Jonathan Bennett engages with the thought of six great thinkers of the early modern period: Descartes, Spinoza, Leibniz, Locke, Berkeley, Hume. While not neglecting the historical setting of each, his chief focus is on the words they wrote. What problem is being tackled? How exactly is the solution meant to work? Does it succeed? If not, why not? What can we learn from its success or its failure? These questions reflect Bennett's dedication to engaging with philosophy as philosophy, (...) not as museum exhibit, and they require a close and demanding attention to textual details; these being two features that characterize all Bennett's work on early modern philosophy. For newcomers to the early modern scene, this clearly written work is an excellent introduction to it. Those already in the know can learn how to argue with the great philosophers of the past, treating them as colleagues, antagonists, students, teachers. -/- Volume 1: In this volume Jonathan Bennett examines the views of Descartes, Spinoza, and Leibniz on matter and space, the foundations of physics, atomism and alternatives to it, causation, knowledge of necessary truths, how mind relates to body, the nature and significance of human desires, our perception of the material world, and other topics. While exhibiting and celebrating the wonderful breadth, depth, and boldness of the thinking of these philosophers, Bennett also tracks them into the details, where the life is, evaluating their doctrines and arguments on their own merits and in relation to current philosophical problems and interests. (shrink)
Jonathan Bennett engages with the thought of six great thinkers of the early modern period: Descartes, Spinoza, Leibniz, Locke, Berkeley, Hume. While not neglecting the historical setting of each, his chief focus is on the words they wrote. What problem is being tackled? How exactly is the solution meant to work? Does it succeed? If not, why not? What can we learn from its success or its failure? These questions reflect Bennett's dedication to engaging with philosophy as philosophy, (...) not as museum exhibit, and they require a close and demanding attention to textual details; these being two features that characterize all Bennett's work on early modern philosophy. For newcomers to the early modern scene, this clearly written work is an excellent introduction to it. Those already in the know can learn how to argue with the great philosophers of the past, treating them as colleagues, antagonists, students, teachers. -/- Volume 2: In this volume Jonathan Bennett examines the views of Locke, Berkeley, and Hume on thought and sensation, meaning, language, classification, innate ideas and knowledge, our knowledge of necessary truths (bringing in Descartes and Leibniz as well), the basis for our belief that we live in a world of material things, causation, the fundamental difference between colours and shapes, the passage of time and our ability to live through it. While finding much to criticize, Bennett shows that we can learn much about these and other topics under the guidance and inspiration of the energy, courage, and insight of these three great British philosophers. (shrink)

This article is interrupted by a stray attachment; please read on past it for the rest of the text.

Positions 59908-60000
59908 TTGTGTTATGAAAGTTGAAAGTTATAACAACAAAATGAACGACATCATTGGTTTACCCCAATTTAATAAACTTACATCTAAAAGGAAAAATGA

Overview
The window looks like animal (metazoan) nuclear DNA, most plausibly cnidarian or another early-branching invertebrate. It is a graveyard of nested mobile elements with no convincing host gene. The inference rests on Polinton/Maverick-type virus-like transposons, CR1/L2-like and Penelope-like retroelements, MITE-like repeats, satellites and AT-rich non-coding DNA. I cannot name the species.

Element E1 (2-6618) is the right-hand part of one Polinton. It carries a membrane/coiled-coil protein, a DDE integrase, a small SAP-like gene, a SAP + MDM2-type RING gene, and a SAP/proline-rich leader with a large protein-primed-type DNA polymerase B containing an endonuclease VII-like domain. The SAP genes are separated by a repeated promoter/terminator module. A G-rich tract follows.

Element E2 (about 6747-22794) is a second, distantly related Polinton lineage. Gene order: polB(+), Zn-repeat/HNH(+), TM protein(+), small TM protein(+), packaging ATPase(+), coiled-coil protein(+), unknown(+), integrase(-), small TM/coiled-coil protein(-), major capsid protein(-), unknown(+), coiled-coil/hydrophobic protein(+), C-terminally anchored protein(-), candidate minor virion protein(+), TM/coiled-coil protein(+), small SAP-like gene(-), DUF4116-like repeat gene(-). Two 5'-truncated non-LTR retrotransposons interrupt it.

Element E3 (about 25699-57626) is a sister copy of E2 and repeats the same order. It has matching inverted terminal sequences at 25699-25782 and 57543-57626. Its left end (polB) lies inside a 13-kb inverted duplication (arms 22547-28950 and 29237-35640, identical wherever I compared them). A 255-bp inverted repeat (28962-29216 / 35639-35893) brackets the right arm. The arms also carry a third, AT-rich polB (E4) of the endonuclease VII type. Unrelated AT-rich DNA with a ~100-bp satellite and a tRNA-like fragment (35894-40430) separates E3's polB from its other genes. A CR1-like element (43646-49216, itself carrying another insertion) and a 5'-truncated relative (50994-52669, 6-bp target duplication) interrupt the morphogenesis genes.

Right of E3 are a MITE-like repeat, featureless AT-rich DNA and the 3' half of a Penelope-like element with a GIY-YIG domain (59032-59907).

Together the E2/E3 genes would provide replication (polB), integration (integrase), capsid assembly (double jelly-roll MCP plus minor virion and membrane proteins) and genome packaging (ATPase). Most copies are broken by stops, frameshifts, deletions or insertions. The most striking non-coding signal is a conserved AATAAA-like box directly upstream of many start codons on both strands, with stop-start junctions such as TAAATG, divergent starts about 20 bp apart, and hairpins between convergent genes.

Principles and the context, by J. C. Bennett.--Love monism, by J. M. Gustafson.--Responsibility in freedom, by E. C. Gardner.--The new morality, by G. Fackre.--When love becomes excarnate, by H. L. Smith.--Situational morality, by R. W. Gleason.--The nature of heresy, by G. Kennedy.--Situation ethics under fire, by J. Fletcher.
In this major new book, the internationally renowned thinker Jonathan Bennett offers a deeper understanding of what is going on in our own moral thoughts about human behavior. The Act Itself presents a conceptual analysis of descriptions of behavior on which we base our moral judgements, and shows that this analysis can be used as a means toward getting more control of our thoughts and thus of our lives.
In order to make progress towards a better world we need to learn how to do it. And for that we need institutions of learning rationally designed and devoted to helping us solve our global problems, make progress towards a better world. It is just this that we lack at present. Our universities pursue knowledge. They are neither designed nor devoted to helping humanity learn how to tackle global problems — problems of living — in more intelligent, humane and effective (...) ways. That, this book argues, is the key disaster of our times, the crisis behind all the others: our failure to have developed our institutions of learning so that they are rationally organized to help us solve our problems of living — above all, our global problems. Having universities devoted almost exclusively to the pursuit of knowledge is a recipe for disaster. Scientific knowledge and technological know-how have unquestionably brought great benefits to humanity. But they have also made possible — even caused — our current global crises, above all the impending crisis of global warming. In this lucid and provocative book, Nicholas Maxwell argues convincingly that we need urgently to bring about a revolution in universities round the world so that their basic aim becomes wisdom, and not just knowledge. (shrink)